The Salvation Army Accepting Monetary Donations for the Typhoon Disaster
Salvation Army teams in The Philippines are preparing to provide assistance to the thousands of people affected by Typhoon Haiyan (known locally as Typhoon Yolanda). More than 10,000 people are thought to have lost their lives in the disaster, with hundreds of thousands left without homes, power or clean water. The worst-hit areas are impossible to reach by road, and many communities have no means of making contact with the rest of the country.
“Salvation Army teams are currently preparing to support the relief effort in the worst-hit areas and are addressing the logistics challenges of their travel and of the transportation of supplies,” states Colonel Wayne Maxwell, Territorial Commander of the Salvation Army in the Philippines.
Seven tons of food, rice and canned goods, have already been prepared for distribution in 18-kilogram packages. Transportation is a huge challenge but The Salvation Army is in a priority queue for government approval for its goods to be transported to the region in and around the city of Tacloban. Salvation Army staff are already on their way to take part in the relief effort. The region’s geography is complicating any response, with the worst-hit area being made up of several islands.
On Leyte, the island that bore the brunt of the typhoon, there is no power and only very poor, intermittent cell phone capability, meaning that it is very difficult to get a clear picture of what is happening on the ground. The worst-affected area seems to be around Tacloban, the capital of the island province of Leyte, which is approximately 360 miles south-east of the Philippines’ capital, Manila. The islands of Iloilo, Palawan and Mindoro were also affected. A team from territorial headquarters is making arrangements with the Philippine Airforce to transport food parcels, water and medical supplies to Tacloban, and a Salvation Army doctor will be part of the initial response team.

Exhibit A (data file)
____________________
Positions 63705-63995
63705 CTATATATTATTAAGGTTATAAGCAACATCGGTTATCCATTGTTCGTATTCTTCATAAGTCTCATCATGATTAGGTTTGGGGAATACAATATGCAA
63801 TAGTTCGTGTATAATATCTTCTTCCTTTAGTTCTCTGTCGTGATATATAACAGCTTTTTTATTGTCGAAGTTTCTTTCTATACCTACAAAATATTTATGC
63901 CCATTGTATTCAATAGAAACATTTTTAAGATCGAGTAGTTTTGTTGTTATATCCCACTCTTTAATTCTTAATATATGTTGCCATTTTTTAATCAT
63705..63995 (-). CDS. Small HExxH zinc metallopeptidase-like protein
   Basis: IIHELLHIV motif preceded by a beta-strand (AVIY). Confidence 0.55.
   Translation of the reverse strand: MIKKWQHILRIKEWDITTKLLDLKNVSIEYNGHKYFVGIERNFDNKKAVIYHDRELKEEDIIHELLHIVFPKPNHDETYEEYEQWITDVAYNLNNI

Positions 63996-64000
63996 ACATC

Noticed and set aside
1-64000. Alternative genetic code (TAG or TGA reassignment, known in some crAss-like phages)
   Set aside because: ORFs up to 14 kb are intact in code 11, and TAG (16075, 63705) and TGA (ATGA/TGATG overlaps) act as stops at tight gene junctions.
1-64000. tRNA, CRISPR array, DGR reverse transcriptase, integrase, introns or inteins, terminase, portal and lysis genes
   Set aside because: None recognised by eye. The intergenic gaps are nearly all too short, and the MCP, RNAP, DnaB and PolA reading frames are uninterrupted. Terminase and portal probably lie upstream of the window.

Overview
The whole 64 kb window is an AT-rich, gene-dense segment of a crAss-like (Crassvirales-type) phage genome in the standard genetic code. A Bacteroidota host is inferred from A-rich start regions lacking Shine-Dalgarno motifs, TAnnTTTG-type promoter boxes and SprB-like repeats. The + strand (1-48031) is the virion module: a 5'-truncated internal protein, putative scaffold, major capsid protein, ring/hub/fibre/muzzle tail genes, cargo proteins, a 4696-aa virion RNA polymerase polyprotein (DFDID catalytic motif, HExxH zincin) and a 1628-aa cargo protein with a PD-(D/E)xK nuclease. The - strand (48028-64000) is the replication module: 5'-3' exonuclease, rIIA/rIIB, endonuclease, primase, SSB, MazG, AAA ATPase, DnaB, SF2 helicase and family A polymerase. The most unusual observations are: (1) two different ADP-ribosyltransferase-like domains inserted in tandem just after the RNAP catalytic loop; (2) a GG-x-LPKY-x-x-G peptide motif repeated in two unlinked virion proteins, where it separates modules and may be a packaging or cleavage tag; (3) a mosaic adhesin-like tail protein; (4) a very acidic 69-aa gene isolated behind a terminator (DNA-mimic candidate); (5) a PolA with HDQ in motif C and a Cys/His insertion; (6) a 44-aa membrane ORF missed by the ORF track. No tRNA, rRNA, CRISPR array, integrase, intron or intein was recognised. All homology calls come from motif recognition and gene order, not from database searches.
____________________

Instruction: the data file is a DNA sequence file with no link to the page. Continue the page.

“We have placed an order for $100,000 US of food supplies to assist the people of Tacloban,” states Colonel Maxwell. “The reality for us here is that the need is great and we want to provide a significant response. The Island of Leyte has four corps (Salvation Army worship and community centers) and there are other islands that have experienced major levels of devastation. The task for us is immense and our cash extremely limited!” he adds.
Donations to support The Salvation Army’s response in The Philippines can be made through local Salvation Army offices of Lee, Hendry and Glades Counties or online at secure.salvationarmy.org.
About The Salvation Army of Lee, Hendry and Glades
The Salvation Army, an evangelical part of the universal Christian Church established in 1865, has been supporting those in need in His name without discrimination for 130 years in the United States. Nearly 30 million Americans receive assistance from The Salvation Army each year through the broadest array of social services that range from providing food for the hungry, relief for disaster victims, assistance for the disabled, outreach to the elderly and ill, clothing and shelter for the homeless and opportunities for underprivileged children. Over ninety cents of every dollar spent is used to carry out those services in Lee, Hendry and Glades counties. For more information, go to www.salvationarmyleecounty.